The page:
“I believe they were unwise in that decision,” Hammons said. “It’s the right and democratic thing to do; I fought for it but didn’t win.”

His educational initiative, the Mayor’s Reading Challenge, was well received, although not in the way that was expected. Muskogee adults were challenged to read all the classics on the high school English list for his “Are You As Well Read As A High Schooler?” effort. Although a few adults did complete the challenge, the overwhelming response came from parents.

“They aren’t reading the high school classics, but they are taking time to read to their children. My reading poster is in every elementary school, and there is clearly success here, so I’ll be issuing another literacy challenge.”

Healthcare is another of Hammons’ platforms, which he hopes will become “the big legacy” for his term. Voters already approved two measures necessary to establish a countywide enhanced 911 telephone system. In cooperation with the County Health Department, Hammons’ Muskogee Wellness Initiative established health goals, which included improving food in public schools, reduction of tobacco use, and the establishment of incentives for business employees to join fitness clubs.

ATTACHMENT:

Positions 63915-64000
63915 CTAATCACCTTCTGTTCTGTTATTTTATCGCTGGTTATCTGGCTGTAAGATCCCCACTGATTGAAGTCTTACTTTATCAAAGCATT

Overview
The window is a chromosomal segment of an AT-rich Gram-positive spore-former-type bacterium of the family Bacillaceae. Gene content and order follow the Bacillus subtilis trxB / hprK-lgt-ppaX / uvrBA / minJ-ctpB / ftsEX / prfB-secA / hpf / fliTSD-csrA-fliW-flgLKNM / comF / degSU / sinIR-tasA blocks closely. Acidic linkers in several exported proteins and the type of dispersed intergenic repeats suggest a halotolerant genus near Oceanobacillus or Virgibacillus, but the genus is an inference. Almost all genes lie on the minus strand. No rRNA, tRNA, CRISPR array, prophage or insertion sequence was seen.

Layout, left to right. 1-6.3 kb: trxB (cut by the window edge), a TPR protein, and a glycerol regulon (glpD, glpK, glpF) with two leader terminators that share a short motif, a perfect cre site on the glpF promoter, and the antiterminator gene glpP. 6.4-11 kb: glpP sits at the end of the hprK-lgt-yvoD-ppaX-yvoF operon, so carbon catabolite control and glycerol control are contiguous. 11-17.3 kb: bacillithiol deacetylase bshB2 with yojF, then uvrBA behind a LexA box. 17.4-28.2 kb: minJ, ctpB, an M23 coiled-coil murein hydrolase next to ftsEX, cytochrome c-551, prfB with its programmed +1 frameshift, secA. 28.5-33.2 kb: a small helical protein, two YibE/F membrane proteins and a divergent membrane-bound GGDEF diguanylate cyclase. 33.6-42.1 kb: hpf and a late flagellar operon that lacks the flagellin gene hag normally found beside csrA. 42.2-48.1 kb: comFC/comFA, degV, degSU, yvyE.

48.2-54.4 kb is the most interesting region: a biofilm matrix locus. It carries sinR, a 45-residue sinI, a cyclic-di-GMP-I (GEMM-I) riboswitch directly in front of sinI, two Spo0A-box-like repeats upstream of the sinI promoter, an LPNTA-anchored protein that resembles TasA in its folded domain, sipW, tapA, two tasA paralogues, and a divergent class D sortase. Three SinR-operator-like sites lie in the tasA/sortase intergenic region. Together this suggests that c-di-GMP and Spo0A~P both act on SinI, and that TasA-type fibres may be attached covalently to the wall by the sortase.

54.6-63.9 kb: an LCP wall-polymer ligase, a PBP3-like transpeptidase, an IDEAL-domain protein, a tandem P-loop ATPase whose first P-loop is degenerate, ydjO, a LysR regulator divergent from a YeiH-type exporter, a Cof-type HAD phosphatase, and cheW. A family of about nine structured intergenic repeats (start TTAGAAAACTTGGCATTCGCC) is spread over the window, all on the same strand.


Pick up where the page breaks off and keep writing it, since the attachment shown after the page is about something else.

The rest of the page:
Last October, Hammons partnered with Oklahoma Senator Earl Garrison to establish the Green Country Alternative Energy Expo, urging citizens to “think green.” City employees are already looking for sustainable fuel options, including the conversion of the department’s fleet vehicles to electric or natural gas.

“Some vehicles, like fire trucks, can’t be done,” Hammons said. “But we can convert trash trucks and others that return to a central location at night where they can be plugged in,” Hammons said.”

A fourth generation Muskogee resident, Hammons feels he is offering the city initiatives that are current and relevant to today’s trends, and he feels honored to be making history. Already, he has achieved several political firsts: He won his campaign by the largest margin in Muskogee’s history, and is one of America’s youngest mayors. He was the youngest Oklahoma at-large delegate to the 2008 Republican National Convention, and had the honor of attending the inaugural address of Barack Obama.